...At last the enemy caught sight, and opened a very heavy and well-directed fire on us, which we had to pass till we got to the turning-point. Then we moved down in line upon them, and opened fire on their guns, which were in a very strong position in a village. We silenced two with our artillery, but all we could do we couldn't get at the third heavy gun, it was so well masked. The 78th were ordered to charge and take the gun. I never saw anything so fine. The men went on, with sloped arms, like a wall; till within a hundred yards not a shot was fired. At the word 'Charge', they broke just like a eager pack of hounds, and the village was taken in a instant...
Major-General Sir Henry Havelock
Cawnpore, Indian Mutiny, July 17, 1857
Born in the Scottish Highlands
The 78th Highland Regiment of Foot were raised in 1793 by Colonel Francis Humberston MacKenzie and Lord Seaforth (Chief of the Clan MacKenzie) at Fort George, some 15 miles northeast of Inverness in the Scottish Highlands. A merging history initially a single regiment of foot, a second battalion was added a year later, but they merged in 1796 while stationed in South Africa. In 1804, a second battalion was again raised. In 1817, the two battalions were merged and finally, in 1881, the 78th became the 2nd Battalion of the Seaforth Highlanders.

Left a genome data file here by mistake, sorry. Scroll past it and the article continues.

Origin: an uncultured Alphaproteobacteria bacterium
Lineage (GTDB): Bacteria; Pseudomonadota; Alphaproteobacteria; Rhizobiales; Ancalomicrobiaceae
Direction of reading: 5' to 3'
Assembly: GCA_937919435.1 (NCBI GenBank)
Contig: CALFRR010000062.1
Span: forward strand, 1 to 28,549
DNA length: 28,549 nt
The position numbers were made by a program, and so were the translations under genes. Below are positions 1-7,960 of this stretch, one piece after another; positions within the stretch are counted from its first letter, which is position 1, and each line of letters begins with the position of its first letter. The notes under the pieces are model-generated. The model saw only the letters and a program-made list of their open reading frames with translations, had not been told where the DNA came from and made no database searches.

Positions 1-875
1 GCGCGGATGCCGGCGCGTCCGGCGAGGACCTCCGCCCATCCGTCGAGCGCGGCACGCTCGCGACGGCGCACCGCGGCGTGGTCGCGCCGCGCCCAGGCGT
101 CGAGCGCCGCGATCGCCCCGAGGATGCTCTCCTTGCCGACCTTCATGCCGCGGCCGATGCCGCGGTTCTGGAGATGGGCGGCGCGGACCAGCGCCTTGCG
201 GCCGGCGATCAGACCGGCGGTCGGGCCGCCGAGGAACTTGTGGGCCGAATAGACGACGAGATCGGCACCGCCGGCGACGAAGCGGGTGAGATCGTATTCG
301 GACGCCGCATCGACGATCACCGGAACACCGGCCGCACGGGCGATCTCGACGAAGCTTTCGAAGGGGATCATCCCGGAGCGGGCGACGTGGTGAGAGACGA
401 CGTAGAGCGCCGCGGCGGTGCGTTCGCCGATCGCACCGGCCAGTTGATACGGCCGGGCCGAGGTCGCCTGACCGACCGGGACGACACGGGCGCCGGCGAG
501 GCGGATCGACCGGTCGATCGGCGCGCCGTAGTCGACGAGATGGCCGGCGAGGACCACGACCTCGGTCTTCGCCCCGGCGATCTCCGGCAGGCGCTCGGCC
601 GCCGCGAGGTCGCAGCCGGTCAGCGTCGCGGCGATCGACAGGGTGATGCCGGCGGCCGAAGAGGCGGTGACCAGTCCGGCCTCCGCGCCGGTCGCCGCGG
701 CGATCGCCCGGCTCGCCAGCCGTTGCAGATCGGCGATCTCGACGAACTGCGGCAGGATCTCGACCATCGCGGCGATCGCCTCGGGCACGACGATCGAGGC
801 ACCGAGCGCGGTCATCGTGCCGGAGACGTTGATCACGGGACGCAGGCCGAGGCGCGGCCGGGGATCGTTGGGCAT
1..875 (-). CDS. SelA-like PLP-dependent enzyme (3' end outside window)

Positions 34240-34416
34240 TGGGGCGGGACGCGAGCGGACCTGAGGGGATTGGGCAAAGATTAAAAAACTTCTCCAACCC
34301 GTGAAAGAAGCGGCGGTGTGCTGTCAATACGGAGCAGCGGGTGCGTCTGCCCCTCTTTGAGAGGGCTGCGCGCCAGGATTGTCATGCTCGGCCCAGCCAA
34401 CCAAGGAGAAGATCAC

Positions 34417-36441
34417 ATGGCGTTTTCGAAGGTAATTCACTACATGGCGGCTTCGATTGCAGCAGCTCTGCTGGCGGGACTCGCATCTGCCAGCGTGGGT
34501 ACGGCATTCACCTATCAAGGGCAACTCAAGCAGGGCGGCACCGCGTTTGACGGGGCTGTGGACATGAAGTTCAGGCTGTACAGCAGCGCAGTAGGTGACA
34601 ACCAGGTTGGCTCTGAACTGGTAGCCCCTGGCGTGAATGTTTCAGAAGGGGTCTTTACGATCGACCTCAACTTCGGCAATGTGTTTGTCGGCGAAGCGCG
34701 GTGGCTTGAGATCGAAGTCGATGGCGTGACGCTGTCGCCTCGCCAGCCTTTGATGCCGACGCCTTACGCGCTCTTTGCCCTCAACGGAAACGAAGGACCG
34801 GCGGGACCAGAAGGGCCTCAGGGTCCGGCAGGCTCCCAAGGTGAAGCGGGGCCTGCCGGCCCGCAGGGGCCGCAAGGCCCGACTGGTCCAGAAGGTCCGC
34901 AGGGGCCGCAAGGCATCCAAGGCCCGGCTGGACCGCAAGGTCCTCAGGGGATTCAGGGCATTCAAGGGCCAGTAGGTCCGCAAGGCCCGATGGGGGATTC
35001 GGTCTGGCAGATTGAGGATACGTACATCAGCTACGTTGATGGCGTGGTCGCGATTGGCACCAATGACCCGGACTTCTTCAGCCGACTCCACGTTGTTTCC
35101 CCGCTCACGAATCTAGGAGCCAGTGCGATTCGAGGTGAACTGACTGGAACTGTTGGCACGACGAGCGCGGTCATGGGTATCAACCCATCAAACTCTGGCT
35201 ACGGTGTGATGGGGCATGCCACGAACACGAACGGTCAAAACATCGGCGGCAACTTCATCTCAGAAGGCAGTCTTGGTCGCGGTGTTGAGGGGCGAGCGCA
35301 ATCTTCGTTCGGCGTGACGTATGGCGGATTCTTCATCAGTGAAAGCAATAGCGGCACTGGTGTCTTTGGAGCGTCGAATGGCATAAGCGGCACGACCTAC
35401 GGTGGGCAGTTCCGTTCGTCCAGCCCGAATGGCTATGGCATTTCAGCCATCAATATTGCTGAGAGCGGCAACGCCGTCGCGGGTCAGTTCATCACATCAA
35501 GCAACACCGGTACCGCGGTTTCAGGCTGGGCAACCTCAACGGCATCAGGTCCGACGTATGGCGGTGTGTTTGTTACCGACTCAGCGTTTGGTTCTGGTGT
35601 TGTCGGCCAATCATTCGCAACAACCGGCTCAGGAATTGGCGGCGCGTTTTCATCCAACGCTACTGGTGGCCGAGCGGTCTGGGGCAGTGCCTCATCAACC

An honoured track record
During the 88 years from its inception to its disappearance as a distinct regiment, the 78th saw service in a dozen foreign countries and accumulated an enviable array of battle honours. Eight of its officers and men were awarded Britain’s highest military honour, the Victoria Cross. The regiment as a whole was also honoured with a V.C.